This week I delivered a couple of sessions for Microsoft on Microsoft VDI/RDS as part of their People Centric IT Road show which WMUG hosted the Reading session. I thought it only right that I should therefore share some of that information with those who couldn’t attend, that and it’s a subject I don’t often write about but is pretty cool and often forgotten about.
So what is Microsoft VDI and RDS?
Well VDI is a fairly generic term meaning Virtual Desktop Infrastructure. RDS is the technology term meaning Remote Desktop services. So you could refer to it as Microsoft VDI powered by RDS.
Now you could also lend those terms to the 2 different options available to us and really the naming conventions we should become accustomed to.
VDI to Virtual Machine based desktop deployment OR RDS to Session based desktop deployment.
For clarity, I’m going to refer to this as RDS. As you can see you can deploy RDS in 3 ways
Session based is according to the stats the most popular. In fact 70% of all customers that investigate Microsoft RDS choose this solution. If you are familiar with RDP (I imagine most of us are) then you are effectively using the technology in a session based way. Another session based option is Microsoft RemoteApp.
Virtual machine based combines with a hyper-v virtual host and allows you to use a standard ‘gold’ image to deliver to your users. If you already have a corporate WIM then you can convert this into a VHDX or even build a VHDX from a ConfigMgr task sequence as described by Rob Marshall here, either should work well.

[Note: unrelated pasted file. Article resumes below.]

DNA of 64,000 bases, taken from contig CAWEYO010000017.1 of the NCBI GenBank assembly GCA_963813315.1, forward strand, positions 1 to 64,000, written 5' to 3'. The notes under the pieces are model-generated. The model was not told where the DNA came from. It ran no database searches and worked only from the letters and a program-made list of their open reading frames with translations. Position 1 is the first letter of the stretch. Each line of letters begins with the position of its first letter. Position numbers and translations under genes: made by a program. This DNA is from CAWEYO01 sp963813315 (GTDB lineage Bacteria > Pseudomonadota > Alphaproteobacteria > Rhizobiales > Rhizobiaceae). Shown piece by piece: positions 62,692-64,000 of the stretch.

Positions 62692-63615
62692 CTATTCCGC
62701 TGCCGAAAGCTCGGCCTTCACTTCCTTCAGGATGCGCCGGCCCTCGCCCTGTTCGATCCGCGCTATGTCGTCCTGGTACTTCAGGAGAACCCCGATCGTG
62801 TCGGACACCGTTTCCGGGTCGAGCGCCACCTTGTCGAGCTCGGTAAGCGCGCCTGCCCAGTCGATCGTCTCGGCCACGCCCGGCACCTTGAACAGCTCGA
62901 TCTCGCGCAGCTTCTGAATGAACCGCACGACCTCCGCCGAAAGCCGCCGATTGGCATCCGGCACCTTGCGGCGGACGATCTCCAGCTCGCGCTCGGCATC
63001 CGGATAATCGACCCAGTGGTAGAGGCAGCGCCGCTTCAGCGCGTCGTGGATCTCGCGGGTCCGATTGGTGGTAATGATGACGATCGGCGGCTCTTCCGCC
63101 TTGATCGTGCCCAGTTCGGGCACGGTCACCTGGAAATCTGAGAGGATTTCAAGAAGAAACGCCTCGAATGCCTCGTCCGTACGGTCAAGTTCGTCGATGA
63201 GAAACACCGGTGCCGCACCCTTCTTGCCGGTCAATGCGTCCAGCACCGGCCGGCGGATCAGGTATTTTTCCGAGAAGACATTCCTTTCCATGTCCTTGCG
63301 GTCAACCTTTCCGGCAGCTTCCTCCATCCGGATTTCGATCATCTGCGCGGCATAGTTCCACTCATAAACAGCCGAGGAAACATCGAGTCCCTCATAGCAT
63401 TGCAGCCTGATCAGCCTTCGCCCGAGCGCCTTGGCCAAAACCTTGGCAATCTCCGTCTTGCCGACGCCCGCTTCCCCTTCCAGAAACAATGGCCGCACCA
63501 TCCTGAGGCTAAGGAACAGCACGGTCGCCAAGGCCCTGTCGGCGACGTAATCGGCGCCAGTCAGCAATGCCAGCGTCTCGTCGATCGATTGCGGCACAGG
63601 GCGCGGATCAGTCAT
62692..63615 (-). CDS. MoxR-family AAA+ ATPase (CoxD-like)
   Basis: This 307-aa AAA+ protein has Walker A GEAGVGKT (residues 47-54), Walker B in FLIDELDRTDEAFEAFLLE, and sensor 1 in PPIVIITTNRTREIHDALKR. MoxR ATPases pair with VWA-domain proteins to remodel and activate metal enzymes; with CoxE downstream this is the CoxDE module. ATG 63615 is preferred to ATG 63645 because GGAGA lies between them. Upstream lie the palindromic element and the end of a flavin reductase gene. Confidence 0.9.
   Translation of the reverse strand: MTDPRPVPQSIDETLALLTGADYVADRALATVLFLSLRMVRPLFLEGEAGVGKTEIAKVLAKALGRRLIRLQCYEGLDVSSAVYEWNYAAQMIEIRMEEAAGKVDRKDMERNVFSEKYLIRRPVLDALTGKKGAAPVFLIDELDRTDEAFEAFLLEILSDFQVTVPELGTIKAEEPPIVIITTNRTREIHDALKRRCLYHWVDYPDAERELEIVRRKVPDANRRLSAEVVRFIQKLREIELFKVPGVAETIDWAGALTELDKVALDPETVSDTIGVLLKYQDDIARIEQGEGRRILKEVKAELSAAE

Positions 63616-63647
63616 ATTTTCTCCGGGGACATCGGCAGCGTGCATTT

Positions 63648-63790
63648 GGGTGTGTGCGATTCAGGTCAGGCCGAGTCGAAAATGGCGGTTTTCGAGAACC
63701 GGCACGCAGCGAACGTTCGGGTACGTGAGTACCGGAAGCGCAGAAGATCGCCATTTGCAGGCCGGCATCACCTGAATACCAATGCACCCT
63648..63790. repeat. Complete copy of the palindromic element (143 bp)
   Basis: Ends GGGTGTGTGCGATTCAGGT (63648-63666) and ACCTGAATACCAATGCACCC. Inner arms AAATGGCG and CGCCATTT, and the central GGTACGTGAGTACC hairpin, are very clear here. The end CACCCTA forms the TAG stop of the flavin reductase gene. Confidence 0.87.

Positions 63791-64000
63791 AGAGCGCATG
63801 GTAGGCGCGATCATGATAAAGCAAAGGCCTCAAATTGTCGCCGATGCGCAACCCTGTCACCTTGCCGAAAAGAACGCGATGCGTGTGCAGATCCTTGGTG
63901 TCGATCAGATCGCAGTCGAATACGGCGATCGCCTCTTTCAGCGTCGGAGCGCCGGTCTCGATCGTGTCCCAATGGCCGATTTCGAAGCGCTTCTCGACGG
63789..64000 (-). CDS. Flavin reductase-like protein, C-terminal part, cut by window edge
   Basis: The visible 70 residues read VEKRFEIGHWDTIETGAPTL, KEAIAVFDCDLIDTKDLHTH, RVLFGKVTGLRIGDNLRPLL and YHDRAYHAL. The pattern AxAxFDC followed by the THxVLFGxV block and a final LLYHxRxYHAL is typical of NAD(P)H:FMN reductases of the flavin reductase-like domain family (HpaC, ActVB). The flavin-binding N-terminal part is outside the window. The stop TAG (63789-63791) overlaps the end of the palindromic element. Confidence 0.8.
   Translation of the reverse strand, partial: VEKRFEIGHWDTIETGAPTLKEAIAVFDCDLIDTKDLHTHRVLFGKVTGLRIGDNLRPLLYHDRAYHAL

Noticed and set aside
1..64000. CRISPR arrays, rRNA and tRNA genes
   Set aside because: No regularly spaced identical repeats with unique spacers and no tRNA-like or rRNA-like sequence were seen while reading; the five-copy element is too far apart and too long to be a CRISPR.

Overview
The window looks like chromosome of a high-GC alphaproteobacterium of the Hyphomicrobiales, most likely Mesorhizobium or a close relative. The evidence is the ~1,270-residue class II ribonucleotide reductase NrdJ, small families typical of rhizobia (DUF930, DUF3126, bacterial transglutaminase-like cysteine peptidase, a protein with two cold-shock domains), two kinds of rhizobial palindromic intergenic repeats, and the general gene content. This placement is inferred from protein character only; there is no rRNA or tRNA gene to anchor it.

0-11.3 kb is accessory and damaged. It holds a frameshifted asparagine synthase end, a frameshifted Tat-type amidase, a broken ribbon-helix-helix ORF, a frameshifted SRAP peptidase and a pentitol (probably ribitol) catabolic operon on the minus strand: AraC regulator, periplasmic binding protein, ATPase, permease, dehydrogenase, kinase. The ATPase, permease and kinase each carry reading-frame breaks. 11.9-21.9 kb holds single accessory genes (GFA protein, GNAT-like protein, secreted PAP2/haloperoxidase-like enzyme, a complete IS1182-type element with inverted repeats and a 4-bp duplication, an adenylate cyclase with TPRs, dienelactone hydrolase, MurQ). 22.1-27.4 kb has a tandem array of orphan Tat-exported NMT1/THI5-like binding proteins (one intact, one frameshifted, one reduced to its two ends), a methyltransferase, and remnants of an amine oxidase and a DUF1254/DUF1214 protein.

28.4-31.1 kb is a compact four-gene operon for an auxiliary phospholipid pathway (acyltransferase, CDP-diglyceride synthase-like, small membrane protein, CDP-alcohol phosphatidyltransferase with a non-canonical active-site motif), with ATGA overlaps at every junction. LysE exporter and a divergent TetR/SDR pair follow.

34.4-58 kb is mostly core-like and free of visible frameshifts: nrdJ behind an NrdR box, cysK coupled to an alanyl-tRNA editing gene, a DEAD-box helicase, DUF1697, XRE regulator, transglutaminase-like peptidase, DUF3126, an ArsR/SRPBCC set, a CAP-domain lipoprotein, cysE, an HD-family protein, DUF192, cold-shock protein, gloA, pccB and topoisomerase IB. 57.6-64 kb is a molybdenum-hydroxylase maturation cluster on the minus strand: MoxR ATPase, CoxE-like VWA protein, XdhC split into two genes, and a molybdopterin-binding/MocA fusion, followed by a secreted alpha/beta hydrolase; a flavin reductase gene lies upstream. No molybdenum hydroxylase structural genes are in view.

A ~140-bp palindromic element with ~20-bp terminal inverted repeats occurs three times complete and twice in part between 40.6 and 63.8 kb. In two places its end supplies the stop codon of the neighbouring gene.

So what are the features of each method?
The benefits of using this solution are many but will also depend on the requirements of your organisation. I highlighted some of the benefits of using Microsoft VDI solution for desktop and application delivery as follows:
In case you missed it, Brad Anderson announced at TechEd US 2014 that Azure RemoteApp is on it’s way. You can get your demo now here.
This will allow you to run your remote applications leveraging Microsoft Azure platform either fully or in a hybrid set-up. Full Azure obviously means hosting your servers in the cloud whilst the hybrid allows you to retain your on-premise servers whilst leveraging Azure for delivery of your applications. The layout would be something like this:
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